Here, we use a Bayesian sparse learning approach, in that we impose a sparsity-inducing prior on the coefficients (weights) of the predictors ( Ψ α i in (A2)), whose parameters are considered to be random variables with a hyperprior. Then, the posterior of the weights are inferred e.g., using a fast marginal likelihood maximization algorithm [61]. This learning process leads to extremely sparse inferred predictors, since they yield relatively few non-zero c i coefficients. That means a significant number of the predictors give posterior distributions centered at zero. Let the target variable be Y , which is given by a deterministic function y ( X , c ) with an additive Gaussian noise which reads:
Y = y ( X , c ) + ϵ ,
where ϵ is a zero mean Gaussian random variable with precision (inverse variance) β . Hence, the equation can be cast, in the probabilistic sense, as:
p ( Y | X , c , β ) = N ( Y | y ( X , c ) , β 1 ) .
Additionally, let X = { x 1 , , x N } be a data set of inputs with the corresponding model responses Y = { Y 1 , , Y N } . One can group the model responses into a column vector denoted by Y to be distinguished from a single observation of a multivariate response, which would be denoted by Y . Assuming these data points are drawn independently from the distribution in Equation (A7), and using Equation (A1), a multivariate Gaussian likelihood function can be derived as:
p ( Y | X , c , β ) = n = 1 N N ( y n | c Ψ ( x n ) , β 1 ) = 2 π β 1 N / 2 exp β 2 | | y n c Ψ ( x n ) | | 2 ,
where this is a function of the parameter c and β .
We introduce a Gaussian prior distribution over the parameter vector c by giving each of the weight parameters c i a separate hyper-parameter α i . Thus, the prior of the weights reads as:
p ( c | α ) = i = 1 P N ( c i | 0 , α i 1 ) = i = 1 P 2 π 1 / 2 α i 1 / 2 exp 1 2 α i c i 2 ,
where α = { α i , , α P } denotes the precision of the prior over its associated weight parameter c . The form of prior is ultimately responsible for the sparsity properties of the model (for more details, see Reference [62]).
The posterior distribution, conditioned on the model responses, is given by combining the likelihood in Equation (A8) and the prior Equation in (A9) according to Bayes’ rule. This posterior, given α , can take the form:
p ( c | Y , α , β ) = p ( Y | X , c , β ) p ( c | α ) p ( Y | X , α , β ) ,
which is Gaussian N ( c | μ , Σ ) with:
μ = β Σ Ψ Y Σ = A + Ψ β Ψ 1 ,
where Ψ is the design matrix of the size N × P with elements Ψ n i = ψ i ( x n ) , and A = diag ( α i ) . The values of α and β can be determined via type-II maximum likelihood [63], also known evidence approximation in the machine learning literature [64,65].
Having found values α * and β * for the hyperparameters that maximize the marginal likelihood, one can evaluate the predictive distribution over Y for a new input x by:
p ( Y | x , X , Y , α * , β * ) = p ( Y | x , c , β * ) p ( c | X , Y , α * , β * ) d c = N ( Y | μ Ψ ( x ) , σ 2 ( x ) ) .
The predictive mean is given by Equation (A11) with c set to the posterior mean μ , and the variance of the predictive distribution is computed by:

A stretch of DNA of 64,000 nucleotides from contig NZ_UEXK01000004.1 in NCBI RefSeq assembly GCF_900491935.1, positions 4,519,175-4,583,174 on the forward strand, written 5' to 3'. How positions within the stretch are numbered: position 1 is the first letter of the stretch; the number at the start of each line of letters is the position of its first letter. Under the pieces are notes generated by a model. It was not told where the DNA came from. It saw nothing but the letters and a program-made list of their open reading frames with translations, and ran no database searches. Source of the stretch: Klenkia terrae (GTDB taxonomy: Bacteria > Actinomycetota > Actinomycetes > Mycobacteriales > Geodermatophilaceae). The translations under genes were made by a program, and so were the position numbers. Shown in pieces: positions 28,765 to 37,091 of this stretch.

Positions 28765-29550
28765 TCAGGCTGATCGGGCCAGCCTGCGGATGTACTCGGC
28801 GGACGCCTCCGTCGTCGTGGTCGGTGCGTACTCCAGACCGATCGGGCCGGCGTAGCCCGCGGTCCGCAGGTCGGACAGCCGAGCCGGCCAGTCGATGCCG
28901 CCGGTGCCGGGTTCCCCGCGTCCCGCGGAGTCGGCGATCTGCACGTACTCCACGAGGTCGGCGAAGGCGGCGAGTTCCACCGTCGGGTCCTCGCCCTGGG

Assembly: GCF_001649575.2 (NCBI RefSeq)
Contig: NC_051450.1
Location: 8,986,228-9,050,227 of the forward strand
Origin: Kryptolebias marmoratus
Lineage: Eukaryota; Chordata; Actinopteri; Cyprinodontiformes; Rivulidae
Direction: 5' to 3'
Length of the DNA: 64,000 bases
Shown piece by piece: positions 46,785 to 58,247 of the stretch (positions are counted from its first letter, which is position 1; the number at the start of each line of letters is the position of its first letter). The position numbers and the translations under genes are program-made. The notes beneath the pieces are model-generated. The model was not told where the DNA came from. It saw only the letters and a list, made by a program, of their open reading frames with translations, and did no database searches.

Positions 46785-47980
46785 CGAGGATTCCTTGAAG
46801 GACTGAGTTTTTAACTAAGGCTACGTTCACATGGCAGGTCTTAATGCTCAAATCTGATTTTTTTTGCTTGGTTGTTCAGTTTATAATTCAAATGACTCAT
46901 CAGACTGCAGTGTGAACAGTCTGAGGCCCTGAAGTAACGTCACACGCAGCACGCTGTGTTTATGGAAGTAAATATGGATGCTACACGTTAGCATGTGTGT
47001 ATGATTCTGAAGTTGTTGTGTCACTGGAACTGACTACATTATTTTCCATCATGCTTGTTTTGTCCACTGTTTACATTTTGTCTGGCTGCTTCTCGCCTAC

σ 2 ( x ) = ( β * ) 1 + Ψ ( x ) Σ Ψ ( x )
where Σ is calculated by Equation (A11) in which α and β set to their optimized values α * and β * .

Treating Time Dependency

Suppose that the computational model M reports the response y = { y 1 , , y n o u t } for a given θ at a fixed set of time instances T = { t 1 , , t n t } . Since the cost of training and prediction using a surrogate model is O n t n o u t 3 , even moderate values of n o u t and n t renders the computations difficult. Also, individual surrogate modeling may result in a high degree of redundancy, since the simulation outputs in the form of time series are highly correlated [66]. To circumvent this computational issue, one can treat the temporal dependency of the outputs via a dimensionality reduction technique that was first introduced by Reference [67]. We employ Principal Component Analysis (PCA) to obtain a linearly uncorrelated variables with decreasing variances by applying an orthogonal transformation.
Let us consider a random vector Y ˜ R n t × n o u t containing the Q realization of model outputs Y = { y ( 1 ) , , y ( Q ) } . The exact mean ( μ Y ˜ = E [ Y ˜ ] ) and the covariance ( Σ Y ˜ = Cov [ Y ˜ ] ) are approximated by:
μ ¯ Y ˜ = 1 Q q = 1 Q y ( q ) , Σ ¯ Y ˜ = 1 Q 1 q = 1 Q ( y ( q ) μ ¯ Y ˜ ) ( y ( q ) μ ¯ Y ˜ ) .
For q = 1 , , Q , the PCA transformation can be performed by:
ζ ˜ ( q ) = Φ ¯ N 🟉 ( y ( q ) μ ¯ Y ˜ ) ,
where Φ ¯ N 🟉 = Φ ¯ 0 , , Φ ¯ N 🟉 is composed of N 🟉 eigenvectors for which the proportion Σ i = 1 N 🟉 λ ¯ i / Σ i = 1 N λ ¯ i of the total empirical variance is equal or larger than a pre-specified threshold. The eigenverctors Φ ¯ i and the eigenvalues λ ¯ i must fulfill Σ ¯ Y ˜ Φ ¯ i = λ ¯ i Φ ¯ i for i = 1 , , N . The reduced model output can be represented by Z = { ζ ˜ ( 1 ) , , ζ ˜ ( Q ) } and reconstruction of the originally observed samples for q = 1 , , Q can be approximated as:
y ( q ) μ ¯ Y ˜ + Φ ¯ N 🟉 ζ ˜ ( q ) = μ ¯ Y ˜ + i = 0 N 🟉 ζ ¯ i ( q ) Φ ¯ i ,
The compressed data set Z = { ζ ˜ ( 1 ) , , ζ ˜ ( Q ) } for only 200 realization of the thermochemical model, introduced earlier, are visualized in the parallel coordinate plot in Figure A1, only for illustration purposes. It is evident that the main components are ordered according to their individual contribution to the total variance and centered at zero.
Figure A1. Principal component analysis of the simulated temperature time series at the measurement point T1, compressed into the first 16 principal components.